Home Sweet Home

I wonder if, in the history of housing, anyone has ever been able to move residence in a calm and coordinated manner?  It certainly wasn’t the case for me over the last week, as I finally said goodbye to my tiny bedsit and upgraded to a slightly less tiny cottage.  

The first problem that I was presented with was going from fully furnished accommodation to completely unfurnished.  As luck would have it, though, an Australian was leaving Swaziland last Sunday so all I needed to do was find a way to transport her furniture on that day and it was mine.  So, I set forth with a faultless plan: I arranged to borrow the work bakkie (ute), recruited a helpful moving participant, and informed my future landlord that I would be moving furniture a week early.  What could go wrong?

The move went something like this:

  • (10am) Landlord informs me, on the day, that she’s in Johannesburg and no-one will be home to let me in until later at night.
  • Collect bakkie and helper anyway in preparation.
  • Bakkie has canopy so won’t fit furniture
  • Purchase tools to remove canopy
  • Tools aren’t working
  • Go to mechanic to unbolt the canopy (for a fee)
  • Drive through Manzini with canopy unbolted so that I can drop it at a friend’s place for safekeeping.
  • Canopy is too cumbersome to take off so recruit help from neighbours.
  • Go to apartment and try to carry furniture down a flight of stairs.
  • Recruit security guard to help (for a fee)
  • Say goodbye to helper in Manzini and drive furniture to eZulwini to await Landlord’s return.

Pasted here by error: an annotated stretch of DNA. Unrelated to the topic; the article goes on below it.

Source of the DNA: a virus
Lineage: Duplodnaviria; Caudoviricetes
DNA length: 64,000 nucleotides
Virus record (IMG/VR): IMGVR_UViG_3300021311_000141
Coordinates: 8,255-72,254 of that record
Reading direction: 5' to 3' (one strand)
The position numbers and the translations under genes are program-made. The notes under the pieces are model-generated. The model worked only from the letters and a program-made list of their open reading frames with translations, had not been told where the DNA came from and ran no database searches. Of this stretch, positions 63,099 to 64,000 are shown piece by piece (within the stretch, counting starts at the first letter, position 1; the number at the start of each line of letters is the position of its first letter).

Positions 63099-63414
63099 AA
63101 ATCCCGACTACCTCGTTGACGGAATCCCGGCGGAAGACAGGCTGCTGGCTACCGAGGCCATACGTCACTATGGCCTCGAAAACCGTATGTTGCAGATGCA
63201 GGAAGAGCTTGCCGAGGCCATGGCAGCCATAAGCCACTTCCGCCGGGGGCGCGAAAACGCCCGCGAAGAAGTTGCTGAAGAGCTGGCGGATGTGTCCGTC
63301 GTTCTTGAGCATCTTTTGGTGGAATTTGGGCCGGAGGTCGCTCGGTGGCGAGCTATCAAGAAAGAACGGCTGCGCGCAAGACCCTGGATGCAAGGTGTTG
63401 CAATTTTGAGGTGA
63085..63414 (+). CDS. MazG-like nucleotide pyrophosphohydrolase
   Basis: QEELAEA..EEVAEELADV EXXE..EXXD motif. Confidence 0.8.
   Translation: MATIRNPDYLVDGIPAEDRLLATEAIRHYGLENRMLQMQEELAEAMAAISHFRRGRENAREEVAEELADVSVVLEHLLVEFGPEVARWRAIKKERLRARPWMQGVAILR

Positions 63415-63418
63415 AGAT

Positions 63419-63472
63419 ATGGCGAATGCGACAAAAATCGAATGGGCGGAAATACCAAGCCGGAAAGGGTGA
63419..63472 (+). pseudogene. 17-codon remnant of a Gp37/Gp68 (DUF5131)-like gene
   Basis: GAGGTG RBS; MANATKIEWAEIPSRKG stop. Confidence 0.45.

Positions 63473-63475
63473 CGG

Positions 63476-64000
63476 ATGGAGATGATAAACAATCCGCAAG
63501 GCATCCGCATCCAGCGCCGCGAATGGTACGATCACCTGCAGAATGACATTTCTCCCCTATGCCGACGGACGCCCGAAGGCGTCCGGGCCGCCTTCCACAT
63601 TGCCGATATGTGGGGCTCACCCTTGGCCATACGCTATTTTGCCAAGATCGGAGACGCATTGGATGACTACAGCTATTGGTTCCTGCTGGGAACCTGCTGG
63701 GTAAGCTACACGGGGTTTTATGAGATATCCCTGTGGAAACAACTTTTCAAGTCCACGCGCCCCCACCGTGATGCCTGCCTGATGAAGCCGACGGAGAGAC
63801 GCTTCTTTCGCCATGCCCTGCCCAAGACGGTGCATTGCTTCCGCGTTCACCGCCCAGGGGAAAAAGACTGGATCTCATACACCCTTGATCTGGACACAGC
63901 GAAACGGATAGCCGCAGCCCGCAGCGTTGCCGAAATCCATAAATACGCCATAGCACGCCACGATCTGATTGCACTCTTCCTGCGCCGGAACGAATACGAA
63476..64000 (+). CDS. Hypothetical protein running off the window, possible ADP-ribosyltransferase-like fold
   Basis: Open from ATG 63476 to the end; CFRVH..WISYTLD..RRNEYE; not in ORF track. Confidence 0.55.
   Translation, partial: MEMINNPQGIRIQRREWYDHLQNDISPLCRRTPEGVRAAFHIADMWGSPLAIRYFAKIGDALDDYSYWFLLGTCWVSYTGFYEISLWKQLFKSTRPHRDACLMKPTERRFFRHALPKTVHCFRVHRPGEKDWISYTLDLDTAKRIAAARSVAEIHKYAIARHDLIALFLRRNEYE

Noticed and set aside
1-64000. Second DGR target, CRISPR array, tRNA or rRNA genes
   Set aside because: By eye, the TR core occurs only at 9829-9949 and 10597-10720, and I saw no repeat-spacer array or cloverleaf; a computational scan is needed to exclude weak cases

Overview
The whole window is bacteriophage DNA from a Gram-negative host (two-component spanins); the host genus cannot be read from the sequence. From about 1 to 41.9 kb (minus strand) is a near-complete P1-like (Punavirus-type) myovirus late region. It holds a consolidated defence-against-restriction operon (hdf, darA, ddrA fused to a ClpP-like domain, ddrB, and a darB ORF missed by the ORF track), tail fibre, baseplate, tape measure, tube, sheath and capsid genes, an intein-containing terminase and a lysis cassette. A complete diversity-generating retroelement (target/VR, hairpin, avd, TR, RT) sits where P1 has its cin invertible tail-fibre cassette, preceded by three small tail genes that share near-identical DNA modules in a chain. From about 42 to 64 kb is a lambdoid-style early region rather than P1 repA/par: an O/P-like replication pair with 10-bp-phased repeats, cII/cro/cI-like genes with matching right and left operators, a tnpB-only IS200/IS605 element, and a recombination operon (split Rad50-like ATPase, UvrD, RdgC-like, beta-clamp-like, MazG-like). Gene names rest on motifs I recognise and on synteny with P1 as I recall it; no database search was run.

• Find new helper in eZulwini – fortunately I had recently made friends with my neighbour’s helper, Chippo, and her husband, Orbit, and I knew they would be too polite to say no.
  • Landlord’s car breaks down and has to wait for mechanic.
  • Landlord arrives at 6pm, so Orbit and I do a quick unload.
  • Drive to Manzini with Orbit to reattach canopy.
  • Canopy won’t go on. 
  • Fortunately, Australian friends arrive, so between 6 of us we can bend the end of the canopy to make it fit.
  • Try to reattach bolts, but so rusted they won’t screw up.
  • Drive to Malkerns to drop car off with canopy loosely bolted
  • Frantically text work colleague to bring tools to work the following morning to help (9pm).

So, after 11 long hours, and the help of 11 unsuspecting friends, I am now settled in my new abode.  Still in the eZulwini area, my new home is a couple of kilometres and one less hill closer to work, around the corner from a great coffee shop,  and a stones’ throw away from the infamous Gables Shopping Centre (and pub).  I share the block with a bourgeois Swazi lady, her two young sons (the youngest of whom, aged 4, is currently sporting a very cool Mohawk) and a dozen inquisitive chickens.  It contains a single bedroom and separate lounge (with sofa bed) so I no longer have to eat, drink, sleep, work and read on my bed.  My bathroom looks like a brothel with a bright red light, the pink paisley curtains clash with the green and brown tiles, and after two nights of cold water I finally found the geyser switch.  I’m pleased to say that Hotel d’Isabel is now open to visitors.  Book in now!


From this…


…to this.

Categories: Life in General | 3 Comments

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3 thoughts on “Home Sweet Home

  1. Tim

    Will there be a little mint on my pillow? Otherwise I can’t go.

  2. Paula Alsop

    Hi Isabel
    True to form, I have to say I prefer your bedsit – better ambience and colour scheme! 🙂

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